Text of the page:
About the museum

Visit the Jefferson County Museum to discover people and events that helped shape our county’s and nation’s history!

Jefferson County Museum is dedicated to fostering the understanding and appreciation of the county’s history. We are committed to the acquisition, preservation, interpretation, and exhibition of objects that are historically relevant to the county and portray the diverse stories of the people who have lived here.

About the county

Located in the eastern panhandle of West Virginia, historic Jefferson County is the northern gateway to the lovely Shenandoah Valley. Flowing along the northeastern border is the Potomac River. To the southeast are the ancient Blue Ridge Mountains and the meandering Shenandoah River, which joins the Potomac at Harpers Ferry.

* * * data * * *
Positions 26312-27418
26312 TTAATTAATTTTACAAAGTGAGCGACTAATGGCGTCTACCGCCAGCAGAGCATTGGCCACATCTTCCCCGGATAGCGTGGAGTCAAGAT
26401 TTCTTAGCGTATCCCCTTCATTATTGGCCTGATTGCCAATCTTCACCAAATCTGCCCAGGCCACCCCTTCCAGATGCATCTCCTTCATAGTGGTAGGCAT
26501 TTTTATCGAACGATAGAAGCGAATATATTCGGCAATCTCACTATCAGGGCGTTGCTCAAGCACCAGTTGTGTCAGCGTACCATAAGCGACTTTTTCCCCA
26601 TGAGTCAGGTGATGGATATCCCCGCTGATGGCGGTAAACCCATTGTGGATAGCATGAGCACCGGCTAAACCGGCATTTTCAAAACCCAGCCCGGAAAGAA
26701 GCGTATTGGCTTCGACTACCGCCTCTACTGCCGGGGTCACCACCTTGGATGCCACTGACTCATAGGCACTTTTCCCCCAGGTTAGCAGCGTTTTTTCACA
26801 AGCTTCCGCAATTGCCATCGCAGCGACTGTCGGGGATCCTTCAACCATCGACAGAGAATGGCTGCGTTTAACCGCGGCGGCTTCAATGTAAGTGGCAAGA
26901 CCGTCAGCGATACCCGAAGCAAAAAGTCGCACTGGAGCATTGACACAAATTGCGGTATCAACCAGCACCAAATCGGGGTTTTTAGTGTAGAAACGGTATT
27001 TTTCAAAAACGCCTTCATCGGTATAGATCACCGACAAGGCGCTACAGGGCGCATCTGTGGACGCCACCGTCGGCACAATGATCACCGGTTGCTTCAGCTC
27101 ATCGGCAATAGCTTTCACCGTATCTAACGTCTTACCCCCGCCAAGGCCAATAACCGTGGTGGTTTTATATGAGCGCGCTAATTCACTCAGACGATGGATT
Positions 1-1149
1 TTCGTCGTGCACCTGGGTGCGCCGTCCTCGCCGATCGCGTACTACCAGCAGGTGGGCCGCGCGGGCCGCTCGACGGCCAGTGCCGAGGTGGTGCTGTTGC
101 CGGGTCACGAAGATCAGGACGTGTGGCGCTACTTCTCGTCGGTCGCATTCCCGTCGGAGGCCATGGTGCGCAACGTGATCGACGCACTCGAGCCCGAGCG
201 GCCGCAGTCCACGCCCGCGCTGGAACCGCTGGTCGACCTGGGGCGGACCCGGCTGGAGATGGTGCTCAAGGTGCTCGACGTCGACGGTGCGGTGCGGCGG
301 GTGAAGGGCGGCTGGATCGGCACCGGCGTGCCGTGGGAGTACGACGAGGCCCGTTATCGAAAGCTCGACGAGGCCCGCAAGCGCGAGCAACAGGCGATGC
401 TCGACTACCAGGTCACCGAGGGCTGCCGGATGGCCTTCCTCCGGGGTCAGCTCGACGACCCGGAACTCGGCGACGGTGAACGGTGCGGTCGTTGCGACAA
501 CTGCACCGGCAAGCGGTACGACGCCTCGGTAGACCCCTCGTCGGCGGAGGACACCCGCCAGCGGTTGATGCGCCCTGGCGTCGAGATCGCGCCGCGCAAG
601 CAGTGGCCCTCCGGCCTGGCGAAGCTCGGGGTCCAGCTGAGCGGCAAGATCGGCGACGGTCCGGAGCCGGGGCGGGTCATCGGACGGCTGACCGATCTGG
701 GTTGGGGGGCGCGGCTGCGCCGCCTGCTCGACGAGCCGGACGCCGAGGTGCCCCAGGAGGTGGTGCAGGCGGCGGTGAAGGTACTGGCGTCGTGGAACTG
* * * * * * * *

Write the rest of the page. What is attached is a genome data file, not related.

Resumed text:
For millennia, Native Americans traversed the Shenandoah Valley engaged in hunting, trading, and warfare. After European colonization until 1863, Jefferson County was part of the Commonwealth of Virginia. In 1863, in the midst of the Civil War, it became the easternmost part of the new state of West Virginia.

Jefferson County’s rich history is a microcosm of the larger historical events that shaped the nation—from George Washington’s surveying here in the mid-1700s to John Brown’s Raid at Harpers Ferry through the Civil War and establishment of Storer College for freed African Americans after the Civil War to the Miners’ Trials in the 1920s.

S.H. Brown map of Jefferson County, 1883,
courtesy of the Library of Congress